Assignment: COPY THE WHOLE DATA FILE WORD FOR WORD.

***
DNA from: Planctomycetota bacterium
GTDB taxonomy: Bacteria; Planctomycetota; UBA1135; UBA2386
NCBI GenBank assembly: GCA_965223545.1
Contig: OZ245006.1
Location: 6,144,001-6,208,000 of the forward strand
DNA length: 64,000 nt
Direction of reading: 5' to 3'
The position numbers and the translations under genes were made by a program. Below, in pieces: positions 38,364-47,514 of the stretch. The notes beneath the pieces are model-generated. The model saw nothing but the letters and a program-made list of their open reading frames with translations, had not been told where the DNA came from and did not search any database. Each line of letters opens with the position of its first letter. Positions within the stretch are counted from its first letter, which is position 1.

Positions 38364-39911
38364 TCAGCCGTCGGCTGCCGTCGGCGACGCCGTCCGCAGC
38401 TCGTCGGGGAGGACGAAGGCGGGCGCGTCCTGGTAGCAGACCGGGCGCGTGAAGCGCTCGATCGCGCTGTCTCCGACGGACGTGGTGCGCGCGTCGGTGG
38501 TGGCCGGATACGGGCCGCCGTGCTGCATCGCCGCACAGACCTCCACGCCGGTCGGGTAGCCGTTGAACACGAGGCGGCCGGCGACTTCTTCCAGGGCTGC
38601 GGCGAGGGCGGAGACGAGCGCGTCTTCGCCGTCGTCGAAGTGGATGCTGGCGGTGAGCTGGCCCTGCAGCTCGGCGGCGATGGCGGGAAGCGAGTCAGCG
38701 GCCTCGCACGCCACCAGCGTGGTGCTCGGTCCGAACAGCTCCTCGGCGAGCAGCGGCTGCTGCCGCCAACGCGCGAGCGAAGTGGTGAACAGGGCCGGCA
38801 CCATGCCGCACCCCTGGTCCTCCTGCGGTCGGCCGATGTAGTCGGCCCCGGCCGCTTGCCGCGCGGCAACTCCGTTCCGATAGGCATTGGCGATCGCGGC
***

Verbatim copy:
DNA from: Planctomycetota bacterium
GTDB taxonomy: Bacteria; Planctomycetota; UBA1135; UBA2386
NCBI GenBank assembly: GCA_965223545.1
Contig: OZ245006.1
Location: 6,144,001-6,208,000 of the forward strand
DNA length: 64,000 nt
Direction of reading: 5' to 3'
The position numbers and the translations under genes were made by a program. Below, in pieces: positions 38,364-47,514 of the stretch. The notes beneath the pieces are model-generated. The model saw nothing but the letters and a program-made list of their open reading frames with translations, had not been told where the DNA came from and did not search any database. Each line of letters opens with the position of its first letter. Positions within the stretch are counted from its first letter, which is position 1.

Positions 38364-39911
38364 TCAGCCGTCGGCTGCCGTCGGCGACGCCGTCCGCAGC
38401 TCGTCGGGGAGGACGAAGGCGGGCGCGTCCTGGTAGCAGACCGGGCGCGTGAAGCGCTCGATCGCGCTGTCTCCGACGGACGTGGTGCGCGCGTCGGTGG
38501 TGGCCGGATACGGGCCGCCGTGCTGCATCGCCGCACAGACCTCCACGCCGGTCGGGTAGCCGTTGAACACGAGGCGGCCGGCGACTTCTTCCAGGGCTGC
38601 GGCGAGGGCGGAGACGAGCGCGTCTTCGCCGTCGTCGAAGTGGATGCTGGCGGTGAGCTGGCCCTGCAGCTCGGCGGCGATGGCGGGAAGCGAGTCAGCG
38701 GCCTCGCACGCCACCAGCGTGGTGCTCGGTCCGAACAGCTCCTCGGCGAGCAGCGGCTGCTGCCGCCAACGCGCGAGCGAAGTGGTGAACAGGGCCGGCA
38801 CCATGCCGCACCCCTGGTCCTCCTGCGGTCGGCCGATGTAGTCGGCCCCGGCCGCTTGCCGCGCGGCAACTCCGTTCCGATAGGCATTGGCGATCGCGGC